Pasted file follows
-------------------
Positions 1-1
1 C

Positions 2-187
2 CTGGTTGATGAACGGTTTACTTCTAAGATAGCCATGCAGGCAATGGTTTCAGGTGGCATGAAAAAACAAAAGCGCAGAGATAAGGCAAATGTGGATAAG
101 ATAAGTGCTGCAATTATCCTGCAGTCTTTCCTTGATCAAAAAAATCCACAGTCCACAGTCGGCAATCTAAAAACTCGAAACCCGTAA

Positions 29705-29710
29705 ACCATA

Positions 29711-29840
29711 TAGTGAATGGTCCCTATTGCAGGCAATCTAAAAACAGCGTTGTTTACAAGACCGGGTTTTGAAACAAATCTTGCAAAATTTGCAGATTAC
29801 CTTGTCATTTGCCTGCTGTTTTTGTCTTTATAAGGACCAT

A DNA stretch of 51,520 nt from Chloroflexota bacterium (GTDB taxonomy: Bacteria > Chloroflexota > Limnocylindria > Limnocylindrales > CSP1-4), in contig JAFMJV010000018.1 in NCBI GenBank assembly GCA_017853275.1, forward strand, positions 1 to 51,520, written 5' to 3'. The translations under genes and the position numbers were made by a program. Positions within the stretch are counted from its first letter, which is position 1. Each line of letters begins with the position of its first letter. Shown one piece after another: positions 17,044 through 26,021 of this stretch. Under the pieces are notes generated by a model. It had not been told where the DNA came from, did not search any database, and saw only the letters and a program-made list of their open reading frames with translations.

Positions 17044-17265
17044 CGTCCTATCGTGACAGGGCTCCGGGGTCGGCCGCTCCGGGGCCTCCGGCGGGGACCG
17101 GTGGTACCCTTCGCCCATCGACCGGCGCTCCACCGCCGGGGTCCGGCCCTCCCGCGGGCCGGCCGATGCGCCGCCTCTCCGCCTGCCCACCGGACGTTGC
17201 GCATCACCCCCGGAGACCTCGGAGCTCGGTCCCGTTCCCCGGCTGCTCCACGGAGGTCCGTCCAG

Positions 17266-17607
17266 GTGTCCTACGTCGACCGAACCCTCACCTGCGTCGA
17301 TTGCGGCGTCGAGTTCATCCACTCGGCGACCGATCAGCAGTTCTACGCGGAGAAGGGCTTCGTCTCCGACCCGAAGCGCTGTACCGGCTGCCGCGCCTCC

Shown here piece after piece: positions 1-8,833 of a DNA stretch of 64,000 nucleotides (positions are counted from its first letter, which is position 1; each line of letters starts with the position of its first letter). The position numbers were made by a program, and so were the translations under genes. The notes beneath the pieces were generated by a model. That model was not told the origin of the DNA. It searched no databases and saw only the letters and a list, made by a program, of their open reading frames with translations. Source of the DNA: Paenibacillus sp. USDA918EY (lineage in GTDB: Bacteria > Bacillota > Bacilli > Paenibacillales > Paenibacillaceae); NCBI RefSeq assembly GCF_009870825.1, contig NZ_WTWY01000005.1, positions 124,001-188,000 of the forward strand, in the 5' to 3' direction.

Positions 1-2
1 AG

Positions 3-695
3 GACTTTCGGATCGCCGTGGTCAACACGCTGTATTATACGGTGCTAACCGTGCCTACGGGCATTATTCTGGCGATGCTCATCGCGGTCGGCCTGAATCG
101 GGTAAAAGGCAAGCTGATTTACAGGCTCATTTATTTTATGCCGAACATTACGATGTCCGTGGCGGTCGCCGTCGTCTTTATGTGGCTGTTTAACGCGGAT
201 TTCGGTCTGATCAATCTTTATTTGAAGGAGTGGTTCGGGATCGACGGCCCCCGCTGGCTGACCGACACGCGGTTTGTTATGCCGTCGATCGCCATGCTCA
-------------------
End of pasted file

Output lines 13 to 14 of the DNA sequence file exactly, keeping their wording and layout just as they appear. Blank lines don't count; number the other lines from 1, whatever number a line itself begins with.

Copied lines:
17044 CGTCCTATCGTGACAGGGCTCCGGGGTCGGCCGCTCCGGGGCCTCCGGCGGGGACCG
17101 GTGGTACCCTTCGCCCATCGACCGGCGCTCCACCGCCGGGGTCCGGCCCTCCCGCGGGCCGGCCGATGCGCCGCCTCTCCGCCTGCCCACCGGACGTTGC